Gulasy: How to rekindle the Norwin/Penn-Trafford rivalry
TribLIVE Sports Videos
I love rivalry games.
Games between two rivals bring more passion and more energy from players and fans alike. It doesn't matter whether it's the Steelers clashing with the Ravens, Pitt taking on Penn State or West Virginia, or my alma mater, Kent State, playing its arch-rival Akron.
More than that, I'd wager 99 percent of sports fans have a team — or, more likely, sports teams — they love to hate.
Friday night, Westmoreland County high school football fans will be treated to a local rivalry when the Norwin Knights travel to play the Penn-Trafford Warriors at 7:30 p.m.
Like the rivalries mentioned above, this one has a lot going for it. It benefits from the two schools' closeness, as the Norwin High School campus stands about 6 miles from Penn-Trafford's. The game carries extra weight because the two are conference rivals. And the storyline of Norwin coach Art Tragesser — who went 83-52 while roaming the sidelines at Penn-Trafford from 1996-2008 — returning to Warrior Stadium is an added bonus.
Animosity? That's there, too.
“I've talked to some of the alumni guys, and I don't want to say there's a hatred, but there's a deep feeling of, ‘We'd better not lose to Norwin,'” Penn-Trafford coach John Ruane said. “I'm sure Norwin alumni feel the same way. This obviously goes way back before I was here. But (for) the players, it's our arch-rival.”
For all the points in the Norwin/P-T rivalry's favor, however, it can get better in a few ways. As a close follower of the Norwin/Penn-Trafford rivalry going back to my high school days, here's how I would improve it:
1. Norwin needs to win — or at least be more competitive
Before I get attacked by a horde of angry green-and-gold Warriors, allow me to explain. Over the past 10 seasons, Penn-Trafford won eight of the meetings with its rival. In that time, the Warriors outscored the Knights, 300-158. The past two seasons, Penn-Trafford won both meetings with Norwin by a combined 62-7 score.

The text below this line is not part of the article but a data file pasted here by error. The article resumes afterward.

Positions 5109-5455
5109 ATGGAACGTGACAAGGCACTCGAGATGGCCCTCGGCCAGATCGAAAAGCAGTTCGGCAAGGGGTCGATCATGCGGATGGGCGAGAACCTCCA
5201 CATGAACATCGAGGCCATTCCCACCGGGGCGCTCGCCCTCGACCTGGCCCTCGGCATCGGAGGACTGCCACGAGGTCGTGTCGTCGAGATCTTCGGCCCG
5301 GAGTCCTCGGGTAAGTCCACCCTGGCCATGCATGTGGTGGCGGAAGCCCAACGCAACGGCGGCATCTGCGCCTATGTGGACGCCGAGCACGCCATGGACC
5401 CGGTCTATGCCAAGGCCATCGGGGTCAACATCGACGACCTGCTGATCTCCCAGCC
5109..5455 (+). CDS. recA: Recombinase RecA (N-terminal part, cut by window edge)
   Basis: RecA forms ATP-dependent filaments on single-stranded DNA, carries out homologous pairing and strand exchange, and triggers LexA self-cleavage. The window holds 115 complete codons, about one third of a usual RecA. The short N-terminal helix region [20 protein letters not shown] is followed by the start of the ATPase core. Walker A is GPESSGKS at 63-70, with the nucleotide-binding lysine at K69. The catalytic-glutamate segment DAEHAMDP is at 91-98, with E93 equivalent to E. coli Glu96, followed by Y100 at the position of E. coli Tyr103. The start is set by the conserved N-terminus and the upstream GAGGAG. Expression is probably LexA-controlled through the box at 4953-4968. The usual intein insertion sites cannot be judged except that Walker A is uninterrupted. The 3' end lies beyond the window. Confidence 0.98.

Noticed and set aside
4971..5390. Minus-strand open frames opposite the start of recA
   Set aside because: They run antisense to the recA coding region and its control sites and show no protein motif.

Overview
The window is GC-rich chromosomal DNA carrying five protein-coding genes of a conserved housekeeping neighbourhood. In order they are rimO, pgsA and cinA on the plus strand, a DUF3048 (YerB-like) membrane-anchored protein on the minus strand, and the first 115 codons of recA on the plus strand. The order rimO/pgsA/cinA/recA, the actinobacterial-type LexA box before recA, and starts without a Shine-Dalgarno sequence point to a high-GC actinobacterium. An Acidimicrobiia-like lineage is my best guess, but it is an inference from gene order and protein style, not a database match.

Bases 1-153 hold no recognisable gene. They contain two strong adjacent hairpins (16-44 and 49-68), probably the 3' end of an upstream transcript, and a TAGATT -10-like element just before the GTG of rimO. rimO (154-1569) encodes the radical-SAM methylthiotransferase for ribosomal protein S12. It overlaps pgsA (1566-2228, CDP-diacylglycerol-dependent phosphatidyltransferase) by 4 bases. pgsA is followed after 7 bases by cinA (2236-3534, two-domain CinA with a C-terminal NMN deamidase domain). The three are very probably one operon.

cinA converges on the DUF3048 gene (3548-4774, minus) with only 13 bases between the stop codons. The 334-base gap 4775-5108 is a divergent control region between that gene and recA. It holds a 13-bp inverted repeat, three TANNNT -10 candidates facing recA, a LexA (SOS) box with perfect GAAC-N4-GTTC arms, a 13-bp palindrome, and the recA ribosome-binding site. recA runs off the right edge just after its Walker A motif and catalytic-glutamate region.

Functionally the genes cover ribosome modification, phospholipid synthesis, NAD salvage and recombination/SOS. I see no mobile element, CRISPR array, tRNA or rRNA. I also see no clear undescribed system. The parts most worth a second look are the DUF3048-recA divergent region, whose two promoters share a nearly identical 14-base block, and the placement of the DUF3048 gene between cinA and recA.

While I'm sure those statistics sit just fine with Penn-Trafford fans, it doesn't exactly make for the most competitive rivalry — which Tragesser acknowledged Sunday.
“The last two years, we haven't really been in the game,” Tragesser said. “We turned the ball over. Two years ago, the score could have been 100-0. We just have to really make it a rivalry. Until we step up and maybe win a game, then it's not big as it is. Gateway is a big rivalry for them, and Hempfield. So we've got to step up. If we want to have rivalries, then we have to beat these teams.”
For comparison's sake, let's take the Norwin/Penn-Trafford girls soccer rivalry. The teams compete against each other yearly for Section 1-AAA supremacy. In the past 10 seasons, Penn-Trafford won five section titles outright, while Norwin won three. The Warriors and Knights shared the section championship in 2004 and 2011.
Now that's a rivalry. Can you picture how big the football game would be if it was for the conference title?
2. The game needs a name
This one might seem trivial, but I love the mystique that surrounds many rivalries in college football.
Think about it: You've got the Backyard Brawl — or had it, at least — to go along with the Civil War (Oregon/Oregon State), Holy War (BYU/Utah and Boston College/Notre Dame) and Clean, Old-Fashioned Hate (Georgia/Georgia Tech). If you prefer simplicity, you've got The Game (Ohio State/Michigan).